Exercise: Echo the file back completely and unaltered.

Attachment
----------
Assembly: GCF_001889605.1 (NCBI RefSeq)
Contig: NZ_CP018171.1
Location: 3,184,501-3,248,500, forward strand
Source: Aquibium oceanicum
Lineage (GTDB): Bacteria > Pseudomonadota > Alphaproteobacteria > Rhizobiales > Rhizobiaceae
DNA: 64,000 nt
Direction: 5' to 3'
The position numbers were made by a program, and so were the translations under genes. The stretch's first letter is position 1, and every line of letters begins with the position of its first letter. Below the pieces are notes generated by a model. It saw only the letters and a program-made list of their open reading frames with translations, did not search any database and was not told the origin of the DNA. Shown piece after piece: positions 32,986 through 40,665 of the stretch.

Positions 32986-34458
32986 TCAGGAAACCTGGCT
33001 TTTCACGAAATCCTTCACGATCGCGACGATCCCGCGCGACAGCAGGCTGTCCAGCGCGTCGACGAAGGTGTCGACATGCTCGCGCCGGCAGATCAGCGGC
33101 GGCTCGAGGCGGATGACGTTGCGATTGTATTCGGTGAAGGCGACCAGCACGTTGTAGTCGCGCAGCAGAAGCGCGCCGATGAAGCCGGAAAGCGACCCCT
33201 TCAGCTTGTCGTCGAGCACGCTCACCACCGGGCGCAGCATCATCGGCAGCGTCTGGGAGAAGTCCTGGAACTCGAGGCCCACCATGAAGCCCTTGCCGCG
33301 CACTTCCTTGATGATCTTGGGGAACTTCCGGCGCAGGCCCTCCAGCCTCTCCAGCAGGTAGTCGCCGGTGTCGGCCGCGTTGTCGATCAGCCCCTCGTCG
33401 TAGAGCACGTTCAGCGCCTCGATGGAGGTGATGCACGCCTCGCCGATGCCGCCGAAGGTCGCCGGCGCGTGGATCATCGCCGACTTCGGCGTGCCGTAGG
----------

Assembly: GCF_001889605.1 (NCBI RefSeq)
Contig: NZ_CP018171.1
Location: 3,184,501-3,248,500, forward strand
Source: Aquibium oceanicum
Lineage (GTDB): Bacteria > Pseudomonadota > Alphaproteobacteria > Rhizobiales > Rhizobiaceae
DNA: 64,000 nt
Direction: 5' to 3'
The position numbers were made by a program, and so were the translations under genes. The stretch's first letter is position 1, and every line of letters begins with the position of its first letter. Below the pieces are notes generated by a model. It saw only the letters and a program-made list of their open reading frames with translations, did not search any database and was not told the origin of the DNA. Shown piece after piece: positions 32,986 through 40,665 of the stretch.

Positions 32986-34458
32986 TCAGGAAACCTGGCT
33001 TTTCACGAAATCCTTCACGATCGCGACGATCCCGCGCGACAGCAGGCTGTCCAGCGCGTCGACGAAGGTGTCGACATGCTCGCGCCGGCAGATCAGCGGC
33101 GGCTCGAGGCGGATGACGTTGCGATTGTATTCGGTGAAGGCGACCAGCACGTTGTAGTCGCGCAGCAGAAGCGCGCCGATGAAGCCGGAAAGCGACCCCT
33201 TCAGCTTGTCGTCGAGCACGCTCACCACCGGGCGCAGCATCATCGGCAGCGTCTGGGAGAAGTCCTGGAACTCGAGGCCCACCATGAAGCCCTTGCCGCG
33301 CACTTCCTTGATGATCTTGGGGAACTTCCGGCGCAGGCCCTCCAGCCTCTCCAGCAGGTAGTCGCCGGTGTCGGCCGCGTTGTCGATCAGCCCCTCGTCG
33401 TAGAGCACGTTCAGCGCCTCGATGGAGGTGATGCACGCCTCGCCGATGCCGCCGAAGGTCGCCGGCGCGTGGATCATCGCCGACTTCGGCGTGCCGTAGG